'Primary engagement' rule costs some hospitals Medicare agreements

To be eligible to participate in Medicare, hospitals must be "primarily engaged" in providing inpatient services, a requirement that has cost numerous smaller or specialized hospitals their Medicare provider agreements due to low inpatient volumes, according to Lexology. Many of these agreement terminations rely on a very narrow interpretation of "primary engagement," with officials relying on dictionary defintions in many cases. While the Centers for Medicare & Medicaid Services have no formal agency definition of the term, Lexology recommends assessing risk using such indicators as whether at least 51 percent of patient beds are used for inpatient care. Article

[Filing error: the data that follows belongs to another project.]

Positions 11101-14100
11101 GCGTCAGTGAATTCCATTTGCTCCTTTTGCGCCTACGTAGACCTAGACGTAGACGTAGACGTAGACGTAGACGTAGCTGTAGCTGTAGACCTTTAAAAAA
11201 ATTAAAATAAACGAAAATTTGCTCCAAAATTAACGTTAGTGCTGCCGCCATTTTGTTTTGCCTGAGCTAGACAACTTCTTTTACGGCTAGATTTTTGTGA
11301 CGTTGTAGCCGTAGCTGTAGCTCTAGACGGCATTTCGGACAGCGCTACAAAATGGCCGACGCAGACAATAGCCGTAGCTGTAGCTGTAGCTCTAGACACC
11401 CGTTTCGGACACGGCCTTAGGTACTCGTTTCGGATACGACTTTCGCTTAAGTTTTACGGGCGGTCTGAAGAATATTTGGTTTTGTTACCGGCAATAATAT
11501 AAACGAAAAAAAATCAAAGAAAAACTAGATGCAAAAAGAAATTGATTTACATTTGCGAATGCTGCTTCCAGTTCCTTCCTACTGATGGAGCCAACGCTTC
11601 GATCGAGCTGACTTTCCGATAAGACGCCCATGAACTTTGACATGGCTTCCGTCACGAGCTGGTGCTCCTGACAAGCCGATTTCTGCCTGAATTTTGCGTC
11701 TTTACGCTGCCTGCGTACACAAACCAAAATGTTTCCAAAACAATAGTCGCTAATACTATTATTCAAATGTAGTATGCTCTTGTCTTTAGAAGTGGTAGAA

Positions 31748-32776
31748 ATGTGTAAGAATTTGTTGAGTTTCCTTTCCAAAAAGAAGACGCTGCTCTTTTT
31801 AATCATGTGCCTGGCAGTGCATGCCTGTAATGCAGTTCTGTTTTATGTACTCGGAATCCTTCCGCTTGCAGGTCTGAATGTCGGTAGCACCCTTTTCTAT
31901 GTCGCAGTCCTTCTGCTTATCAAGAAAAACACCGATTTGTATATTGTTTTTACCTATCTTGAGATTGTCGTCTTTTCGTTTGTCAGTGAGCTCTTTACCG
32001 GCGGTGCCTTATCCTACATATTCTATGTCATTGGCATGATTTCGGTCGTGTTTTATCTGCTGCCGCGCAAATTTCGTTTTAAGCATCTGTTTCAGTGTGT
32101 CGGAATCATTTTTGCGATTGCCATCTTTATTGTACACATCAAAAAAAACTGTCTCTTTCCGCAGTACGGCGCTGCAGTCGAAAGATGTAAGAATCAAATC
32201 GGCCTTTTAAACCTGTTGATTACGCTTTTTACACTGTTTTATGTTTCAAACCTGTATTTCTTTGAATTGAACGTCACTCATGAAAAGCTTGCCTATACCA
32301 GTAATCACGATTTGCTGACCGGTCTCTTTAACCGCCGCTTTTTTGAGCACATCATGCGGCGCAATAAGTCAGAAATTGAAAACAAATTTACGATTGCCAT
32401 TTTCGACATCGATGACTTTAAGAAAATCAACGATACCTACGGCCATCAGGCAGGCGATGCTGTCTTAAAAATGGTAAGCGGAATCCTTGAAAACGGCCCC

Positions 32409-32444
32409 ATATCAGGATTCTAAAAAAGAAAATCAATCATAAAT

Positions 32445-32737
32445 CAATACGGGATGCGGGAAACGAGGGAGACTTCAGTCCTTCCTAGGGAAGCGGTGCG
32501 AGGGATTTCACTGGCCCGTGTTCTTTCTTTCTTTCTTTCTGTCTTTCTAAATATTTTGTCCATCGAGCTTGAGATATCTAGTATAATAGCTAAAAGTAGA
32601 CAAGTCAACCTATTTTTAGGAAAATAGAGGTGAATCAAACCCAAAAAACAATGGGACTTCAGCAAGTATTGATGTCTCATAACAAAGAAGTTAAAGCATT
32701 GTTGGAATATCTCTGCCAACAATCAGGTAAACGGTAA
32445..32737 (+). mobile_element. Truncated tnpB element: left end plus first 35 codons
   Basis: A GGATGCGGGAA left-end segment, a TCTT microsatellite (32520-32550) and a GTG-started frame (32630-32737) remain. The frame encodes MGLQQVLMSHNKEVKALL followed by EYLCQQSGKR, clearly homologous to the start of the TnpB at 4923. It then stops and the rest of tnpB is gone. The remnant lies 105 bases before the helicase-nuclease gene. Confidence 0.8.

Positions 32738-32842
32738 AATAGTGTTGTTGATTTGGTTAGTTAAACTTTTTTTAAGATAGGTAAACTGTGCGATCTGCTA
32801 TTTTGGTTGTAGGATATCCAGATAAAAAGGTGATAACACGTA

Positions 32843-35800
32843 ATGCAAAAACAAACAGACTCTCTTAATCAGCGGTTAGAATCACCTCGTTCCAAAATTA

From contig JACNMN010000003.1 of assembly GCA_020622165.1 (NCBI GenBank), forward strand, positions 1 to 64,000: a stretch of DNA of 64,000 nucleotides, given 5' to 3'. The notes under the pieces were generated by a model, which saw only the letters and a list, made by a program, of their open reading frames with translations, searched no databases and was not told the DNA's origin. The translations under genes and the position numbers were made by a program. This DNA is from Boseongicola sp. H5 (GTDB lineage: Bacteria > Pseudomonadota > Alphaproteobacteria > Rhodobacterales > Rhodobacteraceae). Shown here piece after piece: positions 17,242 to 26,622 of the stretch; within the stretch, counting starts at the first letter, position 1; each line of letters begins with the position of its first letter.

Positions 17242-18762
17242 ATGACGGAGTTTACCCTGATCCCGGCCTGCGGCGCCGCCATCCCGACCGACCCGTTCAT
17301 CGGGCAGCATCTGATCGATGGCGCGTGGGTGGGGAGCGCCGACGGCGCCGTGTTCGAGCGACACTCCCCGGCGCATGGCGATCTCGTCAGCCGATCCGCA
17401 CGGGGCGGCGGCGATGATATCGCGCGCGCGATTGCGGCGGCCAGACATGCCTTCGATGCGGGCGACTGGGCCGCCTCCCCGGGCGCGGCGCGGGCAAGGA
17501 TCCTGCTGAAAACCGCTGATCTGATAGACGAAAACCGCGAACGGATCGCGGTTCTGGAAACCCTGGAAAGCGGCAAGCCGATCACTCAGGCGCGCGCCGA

Suggested Articles

FierceHealthcare caught up with former ONC and Veterans Affairs' official Genevieve Morris for our latest Executive Spotlight.

The Trump administration has heartily endorsed the idea of giving states maximum Medicaid flexibility.

HHS proposed changes to the Stark Law to make it easier for hospitals and doctors to make value-based care arrangements